Birdlife of Indonesia

If you have ever walked through the jungles of Java or Sumatra, or in the lush areas of Bali’s northern regions, then you would know of the richness in bird life. Generally, when I am trekking through any isolated area then I carry my small but powerful binoculars.

Looking at birds (not the ones lying on Kuta Beach!) is not everyone’s cup of tea, but you will be amazed at what you actually see up there in the treetops. In Irian Jaya, there are the stunning and colourful Birds of Paradise and a definite must-see when you visit that part of the archipelago.

Pete Wood is an expert on the subject of Indonesia’s birdlife:

Birds in Indonesia: Extraordinary riches and ominous threats
Pete Wood, Contributor, Bogor

Whether you noticed it or not, you almost certainly heard the sound of birds when you woke up this morning.

Wild birds of have managed to find food, shelter and a place to breed even in the heart of a mega-city like Jakarta. Birds like the Black-naped Oriole and Spotted Dove along with nearly a hundred other species can be found in Jakarta’s gardens and green spaces.

The Krida Loka jogging track in Senayan and Muara Angke nature reserve next to Pantai Indah Kapuk are just two examples of the many places where you might see 20 or 30 species of birds in a morning.

Indonesia has an astonishing 1,585 bird species, making it the third- or fourth-richest country in the world in terms of sheer numbers of species. Nearly a quarter, 381 species, are not found anywhere else on the planet. This wealth of birds is matched by forest, wetland and marine diversity which make Indonesia the number-one country in the world for biodiversity.

The reason for this extraordinary diversity is twofold. Indonesia lies between two great land masses, Asia and Australia. As oceans have risen and fallen and vegetation zones advanced and retreated over the eons, species have invaded Indonesia from both sides.

Some still show links with their Asia ancestors — the Scarlet-rumped Trogon is a representative of a family that is found throughout the tropics, but in Indonesia is only found in the forests of the west, in Sumatra and Kalimantan.

The ancestors of the Yellow-crested Cockatoo, on the other hand, came from Australia, and this species is only found in eastern Indonesia from Nusa Pendida and Lombok to the east.

The other reason for the immense wealth of bird species is that Indonesia consists of over 17,000 islands. These are mini laboratories for evolution, and over thousands of years extraordinary and unique species have evolved on them. The Sumba Button-quail is one of 91 bird species in Indonesia that is found only on a single island — in this case Sumba, in the south.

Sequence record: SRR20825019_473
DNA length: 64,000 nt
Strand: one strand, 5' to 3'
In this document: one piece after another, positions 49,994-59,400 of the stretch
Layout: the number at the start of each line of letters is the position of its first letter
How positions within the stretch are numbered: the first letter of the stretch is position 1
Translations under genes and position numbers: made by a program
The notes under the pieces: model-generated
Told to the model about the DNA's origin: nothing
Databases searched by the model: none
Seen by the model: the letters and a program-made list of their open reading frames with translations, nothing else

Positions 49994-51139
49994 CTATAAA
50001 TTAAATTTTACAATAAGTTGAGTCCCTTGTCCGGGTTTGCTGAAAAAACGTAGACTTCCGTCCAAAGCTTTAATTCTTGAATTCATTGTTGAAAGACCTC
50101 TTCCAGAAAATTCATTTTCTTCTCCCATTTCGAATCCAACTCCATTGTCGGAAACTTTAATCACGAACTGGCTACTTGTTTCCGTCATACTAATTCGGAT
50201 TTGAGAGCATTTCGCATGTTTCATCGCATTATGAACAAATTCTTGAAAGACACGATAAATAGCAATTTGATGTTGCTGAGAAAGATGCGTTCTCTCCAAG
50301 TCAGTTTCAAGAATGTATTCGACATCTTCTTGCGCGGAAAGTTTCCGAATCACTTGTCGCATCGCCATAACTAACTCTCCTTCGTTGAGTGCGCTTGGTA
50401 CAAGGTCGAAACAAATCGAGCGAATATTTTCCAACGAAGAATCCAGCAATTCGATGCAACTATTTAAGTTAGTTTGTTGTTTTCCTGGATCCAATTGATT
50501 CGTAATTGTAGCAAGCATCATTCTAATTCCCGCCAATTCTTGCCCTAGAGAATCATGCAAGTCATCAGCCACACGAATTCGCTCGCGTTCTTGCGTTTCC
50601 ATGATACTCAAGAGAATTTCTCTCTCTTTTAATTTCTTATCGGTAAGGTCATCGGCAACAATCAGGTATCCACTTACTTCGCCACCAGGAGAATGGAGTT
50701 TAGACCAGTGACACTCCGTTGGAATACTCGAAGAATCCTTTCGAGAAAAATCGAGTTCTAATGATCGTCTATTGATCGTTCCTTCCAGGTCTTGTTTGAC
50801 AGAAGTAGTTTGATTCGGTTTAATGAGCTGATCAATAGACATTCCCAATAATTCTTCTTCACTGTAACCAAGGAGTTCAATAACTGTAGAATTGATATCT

The majority of Indonesia’s birds live in forest. It is no surprise, therefore, that they are severely affected by loss of their forest habitat. Indonesia has become synonymous with forest destruction — over 500 hectares a day has been lost over the last 15 years. As a result Indonesia is now the country with the highest number of bird species threatened with extinction — 121 species.

It was concern for the future of this fabulous wealth of species that lead to the creation of BirdLife Indonesia. We started out life as a branch office of the BirdLife International partnership, but now we are a fully independent Indonesian charity, though still affiliated with the BirdLife International family. We have around 40 staff and receive funds from a number of charities, foundations and Government aid agencies.

Our programme on Sumba Island in East Nusa Tenggara province is our oldest field programme and illustrates the way we work to face some of the challenges I have just described. Sumba was not chosen by chance, but after extensive surveys to identify the places which were the highest priorities for conservation action.

Although not the richest island in terms of species, Sumba has nine bird species which are found only on the island, eight of them entirely dependent on the island’s shrinking forests. The largest remaining areas of forest are protected by two national parks, and BirdLife Indonesia chose to focus on one of them, Manupeu-Tanadaru.

Manupeu-Tanadaru National Park is surrounded by 22 villages. The people in these villages still live very traditional lives, mostly as farmers and herders.

They are very poor in material terms, and still have strong traditions and culture. There is no doubt that they do some of the forest clearance, burning and logging that threatens the forests of the park, and as a result they were initially identified as the source of the problem for conservation on Sumba.